The psychology of crime: Why we’re obsessed with TV thrillers

Laura Hampson
·5 min read
Line of Duty saw 13.8 million viewers tune in for its first episode of season six (BBC)
Line of Duty saw 13.8 million viewers tune in for its first episode of season six (BBC)

If you’re not one of the 13.8 million viewers who have been tuning into hit BBC show Line of Duty each week – what have you been doing?

The gripping police corruption drama has returned to our screens for a sixth series where we’ve seen the AC-12 gang (that’s anti-corruption for the uninitiated) try to uncover the enormous hold that an OCG (organised crime group) has on Britain’s police force.

Created by Jed Mercurio, each episode has been more edge-of-seat than the last and the nation is well and truly hooked too, with the show trending on Twitter each week, several hours before broadcast.

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British telly knows how to do a good crime drama. Alongside Line of Duty, other shows we’ve loved over the years include Broadchurch, Luther, Happy Valley and Bodyguard. It’s mostly gritty, sometimes gruesome and always makes for good TV.

In fact, a 2018 study from Parrot Analytics found that crime drama is the most popular sub genre of television for UK audiences, followed by sitcoms, fantasy drama, sci-fi drama and comedy drama.

So why do we love crime dramas so much? “Much like the adrenaline rush we get from riding a rollercoaster, crime shows allow us to experience a rush from the safety of our sofas,” therapist and Counselling Directory member Paul Mollitt tells Yahoo UK.

“Particularly in true crime, we get access to elements of society that are hidden and frightening. We see inside the minds of criminals and begin to understand their motives, which may give us a sense of security – knowledge is power.”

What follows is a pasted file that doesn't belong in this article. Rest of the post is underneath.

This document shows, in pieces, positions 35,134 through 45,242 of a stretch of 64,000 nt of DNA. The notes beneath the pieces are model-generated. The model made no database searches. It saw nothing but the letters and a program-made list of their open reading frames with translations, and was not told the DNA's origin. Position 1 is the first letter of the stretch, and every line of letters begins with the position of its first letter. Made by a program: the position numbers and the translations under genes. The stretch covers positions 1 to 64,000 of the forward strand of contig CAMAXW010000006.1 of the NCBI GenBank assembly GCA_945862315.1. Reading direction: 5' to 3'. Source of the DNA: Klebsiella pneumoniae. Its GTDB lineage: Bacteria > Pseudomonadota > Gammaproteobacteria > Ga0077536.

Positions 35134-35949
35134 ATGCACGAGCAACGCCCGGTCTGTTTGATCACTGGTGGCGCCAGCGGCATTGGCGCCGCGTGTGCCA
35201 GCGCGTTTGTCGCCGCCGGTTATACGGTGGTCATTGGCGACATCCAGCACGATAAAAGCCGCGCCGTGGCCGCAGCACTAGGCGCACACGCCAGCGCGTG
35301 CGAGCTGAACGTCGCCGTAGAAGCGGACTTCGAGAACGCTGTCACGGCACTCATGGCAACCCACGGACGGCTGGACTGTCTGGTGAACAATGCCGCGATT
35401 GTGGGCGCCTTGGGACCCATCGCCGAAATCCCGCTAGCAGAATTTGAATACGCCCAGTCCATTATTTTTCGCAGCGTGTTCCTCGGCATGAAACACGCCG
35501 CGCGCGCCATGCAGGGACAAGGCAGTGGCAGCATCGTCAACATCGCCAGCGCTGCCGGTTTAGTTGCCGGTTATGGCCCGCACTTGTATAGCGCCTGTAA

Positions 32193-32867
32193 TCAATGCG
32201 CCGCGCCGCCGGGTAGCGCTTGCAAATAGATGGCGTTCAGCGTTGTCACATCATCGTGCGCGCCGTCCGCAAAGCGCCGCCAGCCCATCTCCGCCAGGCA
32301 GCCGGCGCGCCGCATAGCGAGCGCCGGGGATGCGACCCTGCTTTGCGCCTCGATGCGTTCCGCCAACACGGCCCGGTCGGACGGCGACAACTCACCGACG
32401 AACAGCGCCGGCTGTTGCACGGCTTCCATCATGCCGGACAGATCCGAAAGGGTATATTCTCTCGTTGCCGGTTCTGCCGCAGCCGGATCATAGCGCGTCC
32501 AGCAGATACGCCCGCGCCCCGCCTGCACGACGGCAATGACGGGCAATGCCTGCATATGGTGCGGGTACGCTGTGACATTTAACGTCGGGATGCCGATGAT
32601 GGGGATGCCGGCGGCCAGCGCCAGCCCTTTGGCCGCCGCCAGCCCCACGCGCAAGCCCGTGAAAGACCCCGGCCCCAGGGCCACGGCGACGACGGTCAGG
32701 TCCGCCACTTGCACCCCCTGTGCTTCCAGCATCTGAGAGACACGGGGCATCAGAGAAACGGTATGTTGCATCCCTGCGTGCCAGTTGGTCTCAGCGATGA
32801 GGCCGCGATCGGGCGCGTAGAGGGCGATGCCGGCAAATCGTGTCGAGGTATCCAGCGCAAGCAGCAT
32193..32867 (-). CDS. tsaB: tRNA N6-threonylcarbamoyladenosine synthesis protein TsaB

Programme Name: Line of Duty S6 - TX: n/a - Episode: Line Of Duty - Ep 4 (No. n/a) - Picture Shows:  DI Kate Fleming (VICKY MCCLURE), DCI Joanne Davidson (KELLY MACDONALD) - (C) World Productions - Photographer: Steffan Hill
AC-12 member DI Kate Fleming (Vicky McClure) with DCI Joanne Davidson (Kelly Macdonald), the villain of the sixth season (BBC)

Another factor behind our obsession is that we love solving puzzles and crime dramas give us ample opportunity to do so.

“Crime dramas cast us as detectives alongside the rest of the cast, searching for evidence, scrutinising facts and faces and betting on an outcome based on instinct, which can be thrilling, especially when we predict accurately,” he continues.

“These shows also tap into our innate sense of good and evil and thirst for justice – the majority of crime dramas lead to a satisfying resolution where justice is served, which is also reassuring – good triumphing over evil.”

Psychologist Lee Chambers says that being drawn to crime dramas serves “several healthy psychological processes,” too.

“It's healthy and normal, in moderation. They give us a glimpse into the minds of those willing to completely break social norms,” Chambers explains.

“We get to explore things we would never do ourselves and understand how we might protect ourselves from these incidents. Crime itself is a spectacle that we can experience in the comfort and safety of our own home.”